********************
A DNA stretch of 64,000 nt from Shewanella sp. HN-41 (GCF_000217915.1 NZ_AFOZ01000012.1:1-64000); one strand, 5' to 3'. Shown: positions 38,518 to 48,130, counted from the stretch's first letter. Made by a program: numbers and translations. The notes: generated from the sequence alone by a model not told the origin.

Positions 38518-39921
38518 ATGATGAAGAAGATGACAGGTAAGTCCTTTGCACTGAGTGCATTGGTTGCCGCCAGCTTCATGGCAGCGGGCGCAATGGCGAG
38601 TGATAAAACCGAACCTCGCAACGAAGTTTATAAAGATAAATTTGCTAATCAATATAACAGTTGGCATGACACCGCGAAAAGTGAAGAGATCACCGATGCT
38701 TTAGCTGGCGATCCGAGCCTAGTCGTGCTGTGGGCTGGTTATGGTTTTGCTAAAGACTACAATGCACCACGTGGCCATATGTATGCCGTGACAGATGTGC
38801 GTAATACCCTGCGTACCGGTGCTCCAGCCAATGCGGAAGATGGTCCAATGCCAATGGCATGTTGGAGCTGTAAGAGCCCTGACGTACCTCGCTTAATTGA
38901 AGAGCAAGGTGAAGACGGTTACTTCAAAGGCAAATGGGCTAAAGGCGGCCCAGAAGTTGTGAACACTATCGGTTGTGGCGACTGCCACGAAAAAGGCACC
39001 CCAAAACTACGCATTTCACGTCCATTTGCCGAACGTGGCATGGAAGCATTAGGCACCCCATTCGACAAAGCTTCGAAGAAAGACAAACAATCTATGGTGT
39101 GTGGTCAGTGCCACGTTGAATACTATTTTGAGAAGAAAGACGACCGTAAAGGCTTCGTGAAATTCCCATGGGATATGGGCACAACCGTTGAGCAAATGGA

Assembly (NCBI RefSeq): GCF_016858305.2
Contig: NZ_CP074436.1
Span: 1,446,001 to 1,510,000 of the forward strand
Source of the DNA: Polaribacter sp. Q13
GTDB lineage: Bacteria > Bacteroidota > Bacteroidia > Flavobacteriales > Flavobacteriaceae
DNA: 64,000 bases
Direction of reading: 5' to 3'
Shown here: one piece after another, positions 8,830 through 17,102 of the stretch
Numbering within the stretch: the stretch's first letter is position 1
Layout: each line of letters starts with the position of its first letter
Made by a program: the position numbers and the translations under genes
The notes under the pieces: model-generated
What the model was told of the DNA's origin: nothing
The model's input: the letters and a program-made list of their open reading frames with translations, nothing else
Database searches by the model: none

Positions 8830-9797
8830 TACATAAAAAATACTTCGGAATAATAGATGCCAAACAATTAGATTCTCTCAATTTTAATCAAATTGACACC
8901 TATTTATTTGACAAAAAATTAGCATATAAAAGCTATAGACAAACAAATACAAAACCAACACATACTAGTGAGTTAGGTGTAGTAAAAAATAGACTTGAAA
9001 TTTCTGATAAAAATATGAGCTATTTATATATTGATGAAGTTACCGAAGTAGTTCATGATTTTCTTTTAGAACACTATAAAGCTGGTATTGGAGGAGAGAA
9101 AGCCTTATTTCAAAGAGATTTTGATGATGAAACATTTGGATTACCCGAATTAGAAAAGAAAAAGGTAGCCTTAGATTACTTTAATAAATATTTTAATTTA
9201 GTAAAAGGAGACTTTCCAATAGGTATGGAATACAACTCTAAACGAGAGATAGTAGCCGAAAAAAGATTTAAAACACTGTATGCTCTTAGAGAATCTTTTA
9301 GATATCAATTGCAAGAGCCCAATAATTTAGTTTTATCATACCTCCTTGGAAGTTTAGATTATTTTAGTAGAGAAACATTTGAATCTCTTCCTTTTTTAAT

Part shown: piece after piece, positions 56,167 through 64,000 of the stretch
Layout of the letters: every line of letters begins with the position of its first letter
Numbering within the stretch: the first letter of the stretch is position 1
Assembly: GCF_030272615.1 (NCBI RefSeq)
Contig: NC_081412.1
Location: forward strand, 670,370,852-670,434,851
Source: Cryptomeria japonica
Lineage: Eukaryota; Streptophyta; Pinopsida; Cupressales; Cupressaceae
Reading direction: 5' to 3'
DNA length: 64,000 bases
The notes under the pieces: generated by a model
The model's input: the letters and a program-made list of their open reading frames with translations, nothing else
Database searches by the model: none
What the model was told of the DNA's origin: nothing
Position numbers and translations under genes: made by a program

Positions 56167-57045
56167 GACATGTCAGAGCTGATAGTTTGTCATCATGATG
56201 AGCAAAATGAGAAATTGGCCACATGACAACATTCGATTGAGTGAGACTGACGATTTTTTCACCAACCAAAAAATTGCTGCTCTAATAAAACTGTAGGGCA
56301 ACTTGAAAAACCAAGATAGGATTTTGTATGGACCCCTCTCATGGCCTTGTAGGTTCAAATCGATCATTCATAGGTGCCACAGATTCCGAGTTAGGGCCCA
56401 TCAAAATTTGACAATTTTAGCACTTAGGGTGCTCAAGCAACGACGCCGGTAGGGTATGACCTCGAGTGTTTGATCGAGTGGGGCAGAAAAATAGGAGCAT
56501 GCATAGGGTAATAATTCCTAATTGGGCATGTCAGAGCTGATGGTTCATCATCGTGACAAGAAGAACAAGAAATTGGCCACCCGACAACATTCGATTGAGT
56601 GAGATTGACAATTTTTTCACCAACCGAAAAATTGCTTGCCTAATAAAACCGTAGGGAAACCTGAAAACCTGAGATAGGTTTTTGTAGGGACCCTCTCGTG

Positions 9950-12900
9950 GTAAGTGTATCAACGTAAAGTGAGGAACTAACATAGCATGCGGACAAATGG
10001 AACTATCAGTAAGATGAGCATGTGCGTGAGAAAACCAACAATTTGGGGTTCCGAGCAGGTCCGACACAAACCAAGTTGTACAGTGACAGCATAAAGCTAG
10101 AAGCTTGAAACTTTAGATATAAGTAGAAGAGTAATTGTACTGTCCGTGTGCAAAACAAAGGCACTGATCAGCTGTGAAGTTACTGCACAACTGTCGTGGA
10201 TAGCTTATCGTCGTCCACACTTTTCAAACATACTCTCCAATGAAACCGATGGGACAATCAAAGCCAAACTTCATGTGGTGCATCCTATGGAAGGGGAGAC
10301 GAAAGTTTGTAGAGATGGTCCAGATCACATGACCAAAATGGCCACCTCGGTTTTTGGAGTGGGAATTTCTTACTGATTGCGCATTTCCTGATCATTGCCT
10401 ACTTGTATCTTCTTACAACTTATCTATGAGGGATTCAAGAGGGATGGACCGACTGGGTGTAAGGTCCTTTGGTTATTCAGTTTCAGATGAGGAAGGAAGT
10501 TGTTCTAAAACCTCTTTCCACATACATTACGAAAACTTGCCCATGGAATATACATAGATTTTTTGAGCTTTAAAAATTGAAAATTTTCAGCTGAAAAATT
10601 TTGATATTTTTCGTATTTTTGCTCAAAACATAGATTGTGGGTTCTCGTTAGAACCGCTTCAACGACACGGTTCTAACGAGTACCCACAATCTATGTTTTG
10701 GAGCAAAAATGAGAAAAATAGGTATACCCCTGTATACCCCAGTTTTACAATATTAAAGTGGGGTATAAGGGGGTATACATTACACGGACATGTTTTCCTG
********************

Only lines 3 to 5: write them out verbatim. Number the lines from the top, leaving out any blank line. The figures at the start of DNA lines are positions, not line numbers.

38518 ATGATGAAGAAGATGACAGGTAAGTCCTTTGCACTGAGTGCATTGGTTGCCGCCAGCTTCATGGCAGCGGGCGCAATGGCGAG
38601 TGATAAAACCGAACCTCGCAACGAAGTTTATAAAGATAAATTTGCTAATCAATATAACAGTTGGCATGACACCGCGAAAAGTGAAGAGATCACCGATGCT
38701 TTAGCTGGCGATCCGAGCCTAGTCGTGCTGTGGGCTGGTTATGGTTTTGCTAAAGACTACAATGCACCACGTGGCCATATGTATGCCGTGACAGATGTGC